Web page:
By Syndication The Washington Post, Bloomberg · Eddie Spence, Ranjeetha Pakiam
Bullion is up more than 30% this year, with its haven status enhanced by sliding U.S. real yields. Gold could extend gains as governments and central banks respond to slowing growth with vast amounts of stimulus. The metal's appeal is strengthening as the dollar weakens and a long global recovery looms. Goldman Sachs Group Inc. forecasts a rally to $2,300.
"The stage has been set for gold to continue to climb higher," Paul Wong, market strategist at Sprott Inc., said in a report. "We see increased fiscal spending ahead, extremely accommodative monetary policy in place for years and a challenging economic recovery."
Treasury Secretary Steven Mnuchin said the White House and Democrats aim to strike a deal on virus-relief legislation this week, even though the two sides remain far apart on some issues. Federal Reserve Bank of San Francisco President Mary Daly said Tuesday the U.S. economy needs more support than originally thought.
Spot gold rose as much as 1% to a record $2,039.93 an ounce, and was at $2,036.82 at 10:02 a.m. in London. The most-active futures traded as high as $2,055.40 on the Comex. Spot silver climbed as much as 3% to $26.7723 an ounce, the highest since 2013.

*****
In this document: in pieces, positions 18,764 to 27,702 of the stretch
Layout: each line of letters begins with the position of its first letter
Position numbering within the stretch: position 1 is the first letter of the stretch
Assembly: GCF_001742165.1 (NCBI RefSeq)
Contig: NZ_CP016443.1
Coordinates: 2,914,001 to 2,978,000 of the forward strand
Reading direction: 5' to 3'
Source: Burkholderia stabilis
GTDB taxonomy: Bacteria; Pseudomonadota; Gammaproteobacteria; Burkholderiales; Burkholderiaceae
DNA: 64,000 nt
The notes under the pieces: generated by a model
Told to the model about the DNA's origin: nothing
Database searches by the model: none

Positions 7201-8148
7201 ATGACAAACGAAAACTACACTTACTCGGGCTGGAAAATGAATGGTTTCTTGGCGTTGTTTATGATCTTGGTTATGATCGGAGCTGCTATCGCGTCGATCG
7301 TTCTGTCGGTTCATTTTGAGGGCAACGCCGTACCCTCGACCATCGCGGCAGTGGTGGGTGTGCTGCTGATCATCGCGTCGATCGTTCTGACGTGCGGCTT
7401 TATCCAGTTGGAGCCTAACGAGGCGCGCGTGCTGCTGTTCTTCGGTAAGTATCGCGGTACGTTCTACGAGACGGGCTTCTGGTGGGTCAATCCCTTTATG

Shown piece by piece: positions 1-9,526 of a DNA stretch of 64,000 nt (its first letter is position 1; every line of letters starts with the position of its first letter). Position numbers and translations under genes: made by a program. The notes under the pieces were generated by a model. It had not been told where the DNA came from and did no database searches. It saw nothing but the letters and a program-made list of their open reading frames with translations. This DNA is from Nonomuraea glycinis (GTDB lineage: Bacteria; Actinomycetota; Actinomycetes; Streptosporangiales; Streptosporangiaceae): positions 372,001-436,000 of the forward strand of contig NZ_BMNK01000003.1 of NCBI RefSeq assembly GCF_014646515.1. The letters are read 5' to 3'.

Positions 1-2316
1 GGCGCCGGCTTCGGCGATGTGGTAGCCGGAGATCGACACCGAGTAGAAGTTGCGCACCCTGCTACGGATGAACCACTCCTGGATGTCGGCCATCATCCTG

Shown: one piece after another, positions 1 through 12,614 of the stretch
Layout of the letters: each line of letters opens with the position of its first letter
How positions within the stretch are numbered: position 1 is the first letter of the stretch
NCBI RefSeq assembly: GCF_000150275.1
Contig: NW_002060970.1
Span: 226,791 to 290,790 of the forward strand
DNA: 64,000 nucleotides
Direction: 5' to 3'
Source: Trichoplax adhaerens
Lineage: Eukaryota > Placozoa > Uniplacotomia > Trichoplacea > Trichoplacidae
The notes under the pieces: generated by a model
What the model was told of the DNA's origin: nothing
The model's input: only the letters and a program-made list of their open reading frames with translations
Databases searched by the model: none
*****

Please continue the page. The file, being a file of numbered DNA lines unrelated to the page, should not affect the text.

Shifts in the U.S. bond market have also underpinned gold's meteoric ascent. Real yields on 10-year Treasuries have collapsed below zero and hit a record low below -1% on Tuesday. After sinking 3.3% in July, the U.S. currency is now lower in 2020.
Meanwhile, U.S. and Chinese officials plan to assess the nations' trade accord this month against a backdrop of rising tensions between the countries, according to people briefed on the matter.
The latest tension "adds to an extensive laundry list of concerns that are sending investors toward safe-haven assets," Stephen Innes, chief global markets strategist at AxiCorp, wrote in an emailed note. Gold's "momentum is strong, likely coupled with some short covering."
The surge in gold does pose risks for a correction, with two major technical indicators suggesting the precious metal was already overbought before it broke through $2,000.
"A spike like this is inherently unstable, although behind it is a wide array of tailwinds and the daily physical evidence of the ETF numbers gives confidence to others," said Rhona O'Connell, head of market analysis for EMEA and Asia at StoneX Group Inc. "For as long as the markets are plagued with uncertainties about the duration and spread of the virus, then the overall risk will be to the upside."